I trialled the Better Poster design at a recent meeting of cell wall scientists in Stockholm. I got some nice comments on the layout and definitely had a lot of interactions with people, so maybe it works?
A simple new enzyme technology could drastically increase supplies of type O blood.
Bacteria from our guts have the tools to solve blood bank shortages. The discovery of a new enzyme system that can convert type A blood into type O blood could ease strain on universal donors and transform healthcare. Article for Massive Science. Published online July 2019.
This piece was republished by Salon.com July 2019 as New study finds that bacteria from our guts have the tools to solve blood bank shortages. The discovery of a new enzyme system could ease strain on universal donors and transform healthcare.
The idea behind this paper – using one or two enzymes to transform A/B type blood into universal donor type O blood – is quite an old idea, as I discuss in this long-form article. However, previous attempts at developing the technology were extremely inefficient compared to the new enzymes described here. They were discovered thanks to metagenomic sequencing of human gut bacteria. This is a powerful technique that lets us simultaneously sequence the DNA from millions of bacterial cells.
A Green New Deal should overhaul agriculture for good with innovative biological solutions.
Reducing agricultural carbon emissions will be good for the planet and our stomachs. From soil microbes to factory farming, the Green New Deal could radically improve our food system. Article for Massive Science. Published online April 2019.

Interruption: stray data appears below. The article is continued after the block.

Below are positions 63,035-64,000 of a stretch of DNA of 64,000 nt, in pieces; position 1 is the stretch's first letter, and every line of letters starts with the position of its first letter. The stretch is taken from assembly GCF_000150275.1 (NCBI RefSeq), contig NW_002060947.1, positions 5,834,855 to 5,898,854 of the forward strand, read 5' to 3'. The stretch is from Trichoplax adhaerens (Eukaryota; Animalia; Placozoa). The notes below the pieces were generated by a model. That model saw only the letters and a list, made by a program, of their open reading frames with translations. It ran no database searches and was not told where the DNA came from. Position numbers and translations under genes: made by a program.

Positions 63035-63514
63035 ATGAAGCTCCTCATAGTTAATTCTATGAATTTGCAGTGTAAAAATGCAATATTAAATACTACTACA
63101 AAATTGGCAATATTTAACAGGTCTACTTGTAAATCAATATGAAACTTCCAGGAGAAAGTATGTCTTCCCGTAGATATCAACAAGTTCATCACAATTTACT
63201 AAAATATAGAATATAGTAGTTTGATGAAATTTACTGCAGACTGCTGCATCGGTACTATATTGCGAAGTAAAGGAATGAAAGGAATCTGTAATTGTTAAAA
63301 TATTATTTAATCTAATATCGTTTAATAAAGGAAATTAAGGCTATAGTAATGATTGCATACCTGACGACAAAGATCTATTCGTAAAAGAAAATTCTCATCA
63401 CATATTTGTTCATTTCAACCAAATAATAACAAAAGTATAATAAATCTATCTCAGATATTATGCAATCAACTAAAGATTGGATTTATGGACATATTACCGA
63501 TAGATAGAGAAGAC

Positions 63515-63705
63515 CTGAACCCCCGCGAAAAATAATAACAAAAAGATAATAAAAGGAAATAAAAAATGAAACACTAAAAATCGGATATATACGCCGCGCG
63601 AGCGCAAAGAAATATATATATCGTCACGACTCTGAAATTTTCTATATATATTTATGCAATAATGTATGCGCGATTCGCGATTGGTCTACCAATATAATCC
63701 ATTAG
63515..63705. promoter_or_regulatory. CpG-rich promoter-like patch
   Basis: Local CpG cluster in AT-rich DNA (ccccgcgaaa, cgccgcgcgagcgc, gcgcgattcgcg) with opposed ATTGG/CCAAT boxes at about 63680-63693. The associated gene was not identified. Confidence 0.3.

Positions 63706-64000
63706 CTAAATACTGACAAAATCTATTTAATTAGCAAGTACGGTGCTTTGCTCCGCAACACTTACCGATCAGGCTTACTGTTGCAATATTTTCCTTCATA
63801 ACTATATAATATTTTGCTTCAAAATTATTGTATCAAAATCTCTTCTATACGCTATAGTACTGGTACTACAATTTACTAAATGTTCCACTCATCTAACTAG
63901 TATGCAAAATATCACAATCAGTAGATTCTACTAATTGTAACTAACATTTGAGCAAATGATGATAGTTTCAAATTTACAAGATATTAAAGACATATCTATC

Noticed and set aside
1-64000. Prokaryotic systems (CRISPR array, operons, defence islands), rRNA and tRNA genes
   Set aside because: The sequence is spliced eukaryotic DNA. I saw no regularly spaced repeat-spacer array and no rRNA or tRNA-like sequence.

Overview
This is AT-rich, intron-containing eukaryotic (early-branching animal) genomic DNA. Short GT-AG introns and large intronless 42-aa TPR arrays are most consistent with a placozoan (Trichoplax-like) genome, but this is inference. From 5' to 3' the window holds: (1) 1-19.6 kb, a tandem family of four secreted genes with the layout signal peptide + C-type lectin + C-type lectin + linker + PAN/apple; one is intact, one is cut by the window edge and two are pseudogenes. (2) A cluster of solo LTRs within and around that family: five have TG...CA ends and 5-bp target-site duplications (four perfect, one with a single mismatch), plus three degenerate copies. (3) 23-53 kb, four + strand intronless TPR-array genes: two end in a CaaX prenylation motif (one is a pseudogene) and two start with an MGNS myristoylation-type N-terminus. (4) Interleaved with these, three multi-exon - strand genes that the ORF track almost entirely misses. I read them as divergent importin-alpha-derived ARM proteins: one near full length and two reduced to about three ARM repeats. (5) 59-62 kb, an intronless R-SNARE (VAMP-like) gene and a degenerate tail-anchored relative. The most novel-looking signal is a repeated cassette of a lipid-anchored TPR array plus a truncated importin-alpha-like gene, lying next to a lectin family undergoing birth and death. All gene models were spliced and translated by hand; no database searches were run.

This piece was republished by Salon.com April 2019 as Reducing agricultural carbon emissions will be good for the planet and our stomachs. From soil microbes to factory farming, the Green New Deal could radically improve our food system.
Carbon emissions from agriculture tend to be overlooked as we discuss industry and transport, but they are key to ensuring a truly sustainable future. The challenges ahead will be hard – we need to reduce energy consumption, massively cut back the use of pesticides and fertilisers, and find ways of growing more crops on less land. All of this while the population continues to grow, and we realise the importance for human health of a varied diet. It won’t be easy, and sweeping policy changes like those proposed by the Green New Deal will be necessary. We just need to make sure those policies are supported by science. In this long-form article I discuss some ways that we can make sure the soil stays fertile and our crop plants stay disease-free without putting too many synthetic chemicals on our fields.
Legendary environmentalist Rachel Carson promoted the use of biological pesticides in 1962.
Rachel Carson foresaw using bacteria to protect crops from fungus. Lab Note for Massive Science. Published online April 2019.
Biological pesticides are a focus of much current research – including some of my own – so I was thrilled to see that Rachel promoted their use at the end of her seminal book Silent Spring. Check out Massive Science’s short biography of Rachel to learn more about this incredible woman.
As technology develops, holidays in space come closer to reality – at least for the megarich.
Paving the way for interstellar holidays. By Lauren McKee and Matthew Hartfield. Opinion piece for Edinburgh University Science (EUSci) magazine focus issue: Legends of the Void. Published online January 2011.